While specific market data on the tart cherry extract market isn’t available, ReportLinker17 reports that the global dried tart cherry market is expected to reach $313 million by 2027, growing at CAGR of 4.5%.


Beta-caryophyllene (β-caryophyllene) is a phytocannabinoid terpene derived from pepper oil. It has been shown to be particularly effective in relieving pain and inflammation. Unlike its CBD cousin, β-caryophyllene may lawfully be used in dietary supplements, and there is no regulatory challenge in doing so as there is with CBD.

Published research18 on β-caryophyllene supplementation examined its effects on delayed onset muscle soreness (DOMS), which relates to swelling of muscles, tenderness, rigidity, pain, disruption of muscle fiber, alteration in the kinematics of joint, acute tissue damage, and reduction in power and strength. β-caryophyllene was shown to significantly reduce pain and effectively reduce DOMS, with improved recovery and without any side effects.

Currently, market data on β-caryophyllene is not readily available

Bacillus subtilis

Anyone reading this article is no doubt aware of the popularity and trending of probiotics as a category in the natural products industry. While sports nutrition isn’t typically the first application that comes to mind for probiotics, it is indeed an important application.

This is true, at least, for Bacillus subtilis, a spore-forming probiotic that provides its own protection against destruction by stomach acids and that survives transit through the stomach intact.19,20 Besides the usual benefits for immunity, digestion, and gut health21,22,23, in combination with strength training Bacillus subtilis has also been shown to help optimize body composition, improve physical performance, decrease inflammation associated with exercise, and promote a leaner body and improved strength with strength training.24,25

According to Kingpin Market Research26, the global Bacillus subtilis market is expected to reach $104.8 million by 2026, growing at CAGR of 8.7%.


While there are many good ingredients I can recommend for your sports supplement line, ashwagandha extract, quercetin phytosome, tart cherry extract, beta-caryophyllene, and Bacillus subtilis are five of the very best. Include these among the trending, must-have ingredients for your sports supplement products.

Gene Bruno, MS, MHS, RH (AHG), is a certified nutritionist and registered herbalist with 42 years of dietary supplement industry experience. With a master’s degree in nutrition and a second master’s degree in herbal medicine, he has a proven track record of formulating innovative, evidence-based dietary supplements. Mr. Bruno currently serves as both the vice president of scientific and regulatory affairs at NutraScience Labs and professor of nutraceutical science at Huntington University of Health Sciences.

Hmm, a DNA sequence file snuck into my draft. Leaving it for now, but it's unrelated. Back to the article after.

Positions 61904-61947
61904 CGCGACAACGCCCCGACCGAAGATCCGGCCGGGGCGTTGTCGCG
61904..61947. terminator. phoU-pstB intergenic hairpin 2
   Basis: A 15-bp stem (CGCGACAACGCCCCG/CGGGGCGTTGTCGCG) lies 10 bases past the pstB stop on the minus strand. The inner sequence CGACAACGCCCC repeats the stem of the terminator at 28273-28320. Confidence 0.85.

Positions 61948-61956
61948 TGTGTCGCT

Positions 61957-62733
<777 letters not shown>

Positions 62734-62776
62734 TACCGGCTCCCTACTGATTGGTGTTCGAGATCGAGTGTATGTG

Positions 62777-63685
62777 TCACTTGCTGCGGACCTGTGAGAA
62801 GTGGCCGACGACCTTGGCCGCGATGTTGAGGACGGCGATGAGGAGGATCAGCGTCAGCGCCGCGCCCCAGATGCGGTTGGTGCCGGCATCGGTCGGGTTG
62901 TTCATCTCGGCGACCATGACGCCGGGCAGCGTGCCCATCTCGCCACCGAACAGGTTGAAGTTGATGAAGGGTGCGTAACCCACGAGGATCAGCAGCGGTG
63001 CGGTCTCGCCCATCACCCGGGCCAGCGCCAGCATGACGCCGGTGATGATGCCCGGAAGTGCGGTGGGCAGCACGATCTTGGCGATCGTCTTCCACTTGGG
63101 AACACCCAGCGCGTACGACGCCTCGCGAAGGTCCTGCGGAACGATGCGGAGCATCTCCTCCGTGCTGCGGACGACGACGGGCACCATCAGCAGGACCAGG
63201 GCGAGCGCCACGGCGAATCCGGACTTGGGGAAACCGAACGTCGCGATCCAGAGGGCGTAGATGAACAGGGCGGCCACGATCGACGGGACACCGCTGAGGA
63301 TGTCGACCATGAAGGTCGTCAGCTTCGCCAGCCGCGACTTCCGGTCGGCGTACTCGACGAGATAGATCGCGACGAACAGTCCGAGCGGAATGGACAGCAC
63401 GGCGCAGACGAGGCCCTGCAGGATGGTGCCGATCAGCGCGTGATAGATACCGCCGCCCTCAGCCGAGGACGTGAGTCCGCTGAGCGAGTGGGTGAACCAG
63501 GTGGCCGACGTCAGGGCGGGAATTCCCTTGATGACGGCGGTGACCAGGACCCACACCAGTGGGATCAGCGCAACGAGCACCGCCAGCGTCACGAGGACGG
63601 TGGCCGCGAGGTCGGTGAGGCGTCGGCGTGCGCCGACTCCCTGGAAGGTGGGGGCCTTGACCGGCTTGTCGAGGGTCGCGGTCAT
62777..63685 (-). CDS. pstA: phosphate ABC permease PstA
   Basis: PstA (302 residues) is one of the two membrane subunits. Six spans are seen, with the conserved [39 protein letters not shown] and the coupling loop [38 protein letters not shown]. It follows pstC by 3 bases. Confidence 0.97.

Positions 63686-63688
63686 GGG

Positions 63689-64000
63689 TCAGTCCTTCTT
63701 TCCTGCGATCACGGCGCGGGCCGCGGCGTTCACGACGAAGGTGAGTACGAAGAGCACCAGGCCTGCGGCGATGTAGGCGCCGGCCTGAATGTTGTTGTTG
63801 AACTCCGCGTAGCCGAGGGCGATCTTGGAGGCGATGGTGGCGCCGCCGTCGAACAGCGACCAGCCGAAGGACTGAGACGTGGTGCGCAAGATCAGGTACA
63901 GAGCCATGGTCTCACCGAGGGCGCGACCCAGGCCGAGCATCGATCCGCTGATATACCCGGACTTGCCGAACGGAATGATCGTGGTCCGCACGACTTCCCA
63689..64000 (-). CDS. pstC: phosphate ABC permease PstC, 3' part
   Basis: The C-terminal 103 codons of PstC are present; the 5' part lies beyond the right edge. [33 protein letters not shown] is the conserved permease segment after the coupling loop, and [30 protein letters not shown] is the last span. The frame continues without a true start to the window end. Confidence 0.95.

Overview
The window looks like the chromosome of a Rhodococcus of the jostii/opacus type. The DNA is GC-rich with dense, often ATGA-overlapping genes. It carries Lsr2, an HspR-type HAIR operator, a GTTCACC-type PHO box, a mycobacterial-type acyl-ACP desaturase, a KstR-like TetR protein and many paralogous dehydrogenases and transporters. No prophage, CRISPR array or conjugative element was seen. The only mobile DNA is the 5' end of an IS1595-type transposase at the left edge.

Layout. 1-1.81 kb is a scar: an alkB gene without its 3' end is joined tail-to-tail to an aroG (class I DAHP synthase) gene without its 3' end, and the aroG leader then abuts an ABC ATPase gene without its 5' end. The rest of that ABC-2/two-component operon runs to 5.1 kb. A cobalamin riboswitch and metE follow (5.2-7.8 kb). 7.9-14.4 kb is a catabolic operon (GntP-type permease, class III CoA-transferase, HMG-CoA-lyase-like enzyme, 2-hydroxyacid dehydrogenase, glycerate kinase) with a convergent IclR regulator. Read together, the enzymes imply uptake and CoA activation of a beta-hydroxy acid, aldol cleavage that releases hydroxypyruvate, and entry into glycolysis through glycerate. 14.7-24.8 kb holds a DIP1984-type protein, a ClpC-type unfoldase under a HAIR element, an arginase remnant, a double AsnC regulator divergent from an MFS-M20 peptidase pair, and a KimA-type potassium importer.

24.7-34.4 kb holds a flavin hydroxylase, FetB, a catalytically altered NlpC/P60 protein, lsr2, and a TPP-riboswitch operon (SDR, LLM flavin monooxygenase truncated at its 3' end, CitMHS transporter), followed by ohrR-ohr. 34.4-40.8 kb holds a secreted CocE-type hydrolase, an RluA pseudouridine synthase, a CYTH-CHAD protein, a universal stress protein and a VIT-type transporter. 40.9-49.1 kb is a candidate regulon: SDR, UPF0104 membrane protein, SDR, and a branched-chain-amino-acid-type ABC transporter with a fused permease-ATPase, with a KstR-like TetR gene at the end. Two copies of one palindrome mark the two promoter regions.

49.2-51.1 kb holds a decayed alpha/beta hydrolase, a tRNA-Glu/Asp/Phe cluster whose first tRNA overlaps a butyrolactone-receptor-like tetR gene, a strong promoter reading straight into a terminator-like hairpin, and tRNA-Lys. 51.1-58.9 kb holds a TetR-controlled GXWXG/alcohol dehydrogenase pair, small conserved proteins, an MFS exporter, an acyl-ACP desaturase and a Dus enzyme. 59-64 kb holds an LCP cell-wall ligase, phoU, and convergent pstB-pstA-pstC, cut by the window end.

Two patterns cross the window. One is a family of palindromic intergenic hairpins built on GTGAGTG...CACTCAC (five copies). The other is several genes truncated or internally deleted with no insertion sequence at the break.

1. ReportLinker report. “Sports Nutrition Market Size, Share & Trends Analysis Report By Product (Drinks, Supplements, Foods), By Distribution Channel (Ecommerce, Bricks & Mortar), By Region, and Segment Forecasts, 2020 – 2027.” Published February 2020.
  2. Grand View Research report. “Sports Medicine Market Size Worth $15.2 Billion by 2027 | CAGR: 8.2%.” Published February 2020.
  3. Anonymous. “Monograph. Withania somnifera.” Alternative Medicine Review, vol. 9, no. 2 (June 2004): 211-214
  4. Uddin Q et al. “Phytochemical and pharmacological profile of Withania somnifera Dunal: A review.” Journal of Applied Pharmaceutical Science, vol. 2, no. 1 (2012): 170-175
  5. Lopresti AL et al. “A randomized, double-blind, placebo-controlled, crossover study examining the hormonal and vitality effects of ashwagandha ( Withania somnifera) in aging, overweight males.” American Journal of Men’s Health, vol. 13, no. 2 (March-April 2019): 1557988319835985
  6. Ambiye VR et al. “Clinical evaluation of the spermatogenic activity of the root extract of ashwagandha (Withania somnifera) in oligospermic males: A pilot study.Evidence-Based Complementary and Alternative Medicine. Published online November 28, 2013.